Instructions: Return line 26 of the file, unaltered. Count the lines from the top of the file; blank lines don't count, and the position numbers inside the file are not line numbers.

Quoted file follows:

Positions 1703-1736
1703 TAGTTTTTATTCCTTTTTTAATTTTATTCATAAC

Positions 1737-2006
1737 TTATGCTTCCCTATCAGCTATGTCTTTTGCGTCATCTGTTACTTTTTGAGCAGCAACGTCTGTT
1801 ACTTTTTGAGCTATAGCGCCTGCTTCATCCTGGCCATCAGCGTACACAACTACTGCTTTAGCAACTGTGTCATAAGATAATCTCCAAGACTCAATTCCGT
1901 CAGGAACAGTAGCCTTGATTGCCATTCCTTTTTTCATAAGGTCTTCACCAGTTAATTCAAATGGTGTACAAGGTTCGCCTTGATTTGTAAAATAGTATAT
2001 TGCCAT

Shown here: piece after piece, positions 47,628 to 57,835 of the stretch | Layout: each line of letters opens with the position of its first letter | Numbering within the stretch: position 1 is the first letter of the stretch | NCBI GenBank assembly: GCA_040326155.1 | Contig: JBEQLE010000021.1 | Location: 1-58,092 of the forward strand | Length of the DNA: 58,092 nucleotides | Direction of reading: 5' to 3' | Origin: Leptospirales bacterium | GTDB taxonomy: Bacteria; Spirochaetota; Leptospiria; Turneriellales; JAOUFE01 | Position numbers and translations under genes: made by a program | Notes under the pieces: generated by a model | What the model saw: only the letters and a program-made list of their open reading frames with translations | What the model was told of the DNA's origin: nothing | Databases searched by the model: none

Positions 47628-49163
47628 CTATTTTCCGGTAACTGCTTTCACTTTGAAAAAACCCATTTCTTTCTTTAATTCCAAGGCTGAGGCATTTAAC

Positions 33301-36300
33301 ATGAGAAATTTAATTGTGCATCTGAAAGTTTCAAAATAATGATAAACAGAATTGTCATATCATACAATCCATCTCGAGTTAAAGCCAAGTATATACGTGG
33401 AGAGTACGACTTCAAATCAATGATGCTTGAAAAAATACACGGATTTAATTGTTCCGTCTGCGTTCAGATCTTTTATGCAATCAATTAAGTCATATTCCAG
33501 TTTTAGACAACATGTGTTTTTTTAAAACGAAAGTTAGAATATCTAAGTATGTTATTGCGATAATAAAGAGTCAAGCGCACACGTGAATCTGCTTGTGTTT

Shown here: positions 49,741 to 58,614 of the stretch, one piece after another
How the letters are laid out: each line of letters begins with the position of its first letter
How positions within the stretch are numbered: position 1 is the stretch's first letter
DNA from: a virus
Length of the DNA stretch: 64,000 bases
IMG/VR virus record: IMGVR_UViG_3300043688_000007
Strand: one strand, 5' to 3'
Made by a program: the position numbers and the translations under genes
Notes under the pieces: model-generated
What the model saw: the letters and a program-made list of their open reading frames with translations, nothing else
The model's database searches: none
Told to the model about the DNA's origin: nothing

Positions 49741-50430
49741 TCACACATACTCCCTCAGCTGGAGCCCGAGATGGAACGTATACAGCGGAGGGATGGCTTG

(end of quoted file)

Told to the model about the DNA's origin: nothing